Series: A History of American Life

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Works (12)

The Coming of The White Man 1492-1848: A History of American Life by Herbert Ingram Priestley1
The First Americans 1607-1690: A History of American Life by Thomas Jefferson Wertenbaker2
Provincial Society 1690-1763: A History of American Life by James Truslow Adams3
The Revolutionary Generation 1763-1790: A History of American Life by Evarts Boutell Greene4
The Completion of Independence: A History of American Life by John Allen Krout5
The Rise of the Common Man 1830-1850: A History of American Life by Carl Russell Fish6
The Irrepressible Conflict 1850-1865: A History of American Life by Arthur Charles Cole7
The Emergence of Modern America 1865-1878: A History of American Life by Allan Nevins8
The Nationalizing of Business 1878-1898: A History of American Life by Ida M. Tarbell9
The Quest for Social Justice 1898-1914: A History of American Life by Harold Underwood Faulkner11
The Great Crusade and After 1914-1928: A History of American Life by Preston William Slosson12
The Age of the Great Depression 1929-1941: A History of American Life by Dixon Wecter13

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How do series work?

To create a series or add a work to it, go to a "work" page. The "Common Knowledge" section now includes a "Series" field. Enter the name of the series to add the book to it.

Works can belong to more than one series. In some cases, as with Chronicles of Narnia, disagreements about order necessitate the creation of more than one series.

Tip: If the series has an order, add a number or other descriptor in parenthesis after the series title (eg., "Chronicles of Prydain (book 1)"). By default, it sorts by the number, or alphabetically if there is no number. If you want to force a particular order, use the | character to divide the number and the descriptor. So, "(0|prequel)" sorts by 0 under the label "prequel."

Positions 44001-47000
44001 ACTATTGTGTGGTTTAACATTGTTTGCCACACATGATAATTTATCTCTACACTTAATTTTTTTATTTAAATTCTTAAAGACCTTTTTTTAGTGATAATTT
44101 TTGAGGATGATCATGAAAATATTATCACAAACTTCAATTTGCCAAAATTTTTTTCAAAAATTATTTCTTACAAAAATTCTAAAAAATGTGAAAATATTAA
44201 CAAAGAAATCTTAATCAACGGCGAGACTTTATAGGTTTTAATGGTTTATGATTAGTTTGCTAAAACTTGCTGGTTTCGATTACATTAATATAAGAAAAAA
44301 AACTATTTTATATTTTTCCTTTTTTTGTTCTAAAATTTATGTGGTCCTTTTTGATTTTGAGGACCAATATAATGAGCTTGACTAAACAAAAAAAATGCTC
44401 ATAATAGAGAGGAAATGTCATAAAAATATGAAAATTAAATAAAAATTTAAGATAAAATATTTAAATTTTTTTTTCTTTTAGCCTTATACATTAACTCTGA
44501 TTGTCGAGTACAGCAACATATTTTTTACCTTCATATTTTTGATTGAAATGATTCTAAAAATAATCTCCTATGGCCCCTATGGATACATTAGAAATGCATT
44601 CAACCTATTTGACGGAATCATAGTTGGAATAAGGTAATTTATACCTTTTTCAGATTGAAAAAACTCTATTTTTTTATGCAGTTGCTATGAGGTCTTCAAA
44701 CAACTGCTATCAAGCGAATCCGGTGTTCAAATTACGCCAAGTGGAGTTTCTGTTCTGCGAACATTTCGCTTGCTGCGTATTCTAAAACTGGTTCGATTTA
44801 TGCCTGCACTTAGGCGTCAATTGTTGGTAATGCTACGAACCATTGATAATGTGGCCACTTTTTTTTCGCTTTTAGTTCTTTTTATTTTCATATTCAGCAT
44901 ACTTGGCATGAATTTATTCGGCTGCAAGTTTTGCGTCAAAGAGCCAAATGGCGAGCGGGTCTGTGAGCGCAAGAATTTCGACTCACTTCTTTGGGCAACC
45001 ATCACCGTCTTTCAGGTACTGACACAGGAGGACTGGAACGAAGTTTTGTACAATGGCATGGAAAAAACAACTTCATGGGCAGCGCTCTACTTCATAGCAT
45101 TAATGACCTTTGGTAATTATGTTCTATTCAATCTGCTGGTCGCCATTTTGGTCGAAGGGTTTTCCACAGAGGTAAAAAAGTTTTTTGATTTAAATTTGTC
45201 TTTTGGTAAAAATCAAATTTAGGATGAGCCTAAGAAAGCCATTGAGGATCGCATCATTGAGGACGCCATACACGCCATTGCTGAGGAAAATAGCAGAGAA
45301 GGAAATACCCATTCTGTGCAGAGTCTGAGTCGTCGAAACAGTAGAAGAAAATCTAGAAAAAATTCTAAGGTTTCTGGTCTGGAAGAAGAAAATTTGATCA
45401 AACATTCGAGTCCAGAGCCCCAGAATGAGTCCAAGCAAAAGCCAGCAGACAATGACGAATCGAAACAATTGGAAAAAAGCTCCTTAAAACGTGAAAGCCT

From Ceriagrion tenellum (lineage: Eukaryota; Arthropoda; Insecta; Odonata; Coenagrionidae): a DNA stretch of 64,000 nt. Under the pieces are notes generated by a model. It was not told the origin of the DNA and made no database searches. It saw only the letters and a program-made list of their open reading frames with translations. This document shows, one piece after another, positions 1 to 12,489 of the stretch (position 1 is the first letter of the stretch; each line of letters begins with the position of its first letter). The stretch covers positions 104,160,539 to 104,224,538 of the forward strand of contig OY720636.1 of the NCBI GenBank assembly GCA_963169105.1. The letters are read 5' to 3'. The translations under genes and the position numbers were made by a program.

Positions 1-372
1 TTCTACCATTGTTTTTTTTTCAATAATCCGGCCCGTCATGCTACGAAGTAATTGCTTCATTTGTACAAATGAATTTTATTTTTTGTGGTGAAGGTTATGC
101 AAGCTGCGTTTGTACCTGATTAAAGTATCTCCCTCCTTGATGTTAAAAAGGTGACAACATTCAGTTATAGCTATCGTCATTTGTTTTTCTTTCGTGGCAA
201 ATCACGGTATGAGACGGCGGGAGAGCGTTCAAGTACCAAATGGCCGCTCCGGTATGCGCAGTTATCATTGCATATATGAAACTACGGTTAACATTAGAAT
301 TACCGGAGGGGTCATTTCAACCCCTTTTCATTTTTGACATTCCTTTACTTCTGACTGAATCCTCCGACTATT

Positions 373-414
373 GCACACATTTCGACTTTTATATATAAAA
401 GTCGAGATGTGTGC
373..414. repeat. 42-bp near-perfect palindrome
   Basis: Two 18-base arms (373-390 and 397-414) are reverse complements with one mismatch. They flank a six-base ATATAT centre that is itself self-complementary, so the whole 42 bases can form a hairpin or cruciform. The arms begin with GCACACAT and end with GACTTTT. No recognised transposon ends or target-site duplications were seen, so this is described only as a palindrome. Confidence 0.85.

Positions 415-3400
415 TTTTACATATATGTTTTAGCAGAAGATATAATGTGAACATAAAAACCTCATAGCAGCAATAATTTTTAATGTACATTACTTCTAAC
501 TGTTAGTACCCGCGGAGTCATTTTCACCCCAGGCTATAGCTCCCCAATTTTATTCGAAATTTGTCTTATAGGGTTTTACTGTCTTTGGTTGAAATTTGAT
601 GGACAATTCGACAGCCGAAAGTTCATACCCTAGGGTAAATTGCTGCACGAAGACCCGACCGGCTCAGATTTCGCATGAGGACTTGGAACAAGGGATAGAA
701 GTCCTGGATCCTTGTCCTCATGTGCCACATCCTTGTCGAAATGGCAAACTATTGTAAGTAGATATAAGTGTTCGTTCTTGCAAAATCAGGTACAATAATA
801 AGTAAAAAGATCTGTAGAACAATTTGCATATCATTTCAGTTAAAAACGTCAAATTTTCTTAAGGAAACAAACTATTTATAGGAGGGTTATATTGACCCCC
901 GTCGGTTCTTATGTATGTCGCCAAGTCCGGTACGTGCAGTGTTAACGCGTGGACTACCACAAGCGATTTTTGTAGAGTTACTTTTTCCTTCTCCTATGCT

What isn't a series?

Series was designed to cover groups of books generally understood as such (see Wikipedia: Book series). Like many concepts in the book world, "series" is a somewhat fluid and contested notion. A good rule of thumb is that series have a conventional name and are intentional creations, on the part of the author or publisher. For now, avoid forcing the issue with mere "lists" of works possessing an arbitrary shared characteristic, such as relating to a particular place. Avoid series that cross authors, unless the authors were or became aware of the series identification (eg., avoid lumping Jane Austen with her continuators).

Also avoid publisher series, unless the publisher has a true monopoly over the "works" in question. So, the Dummies guides are a series of works. But the Loeb Classical Library is a series of editions, not of works.

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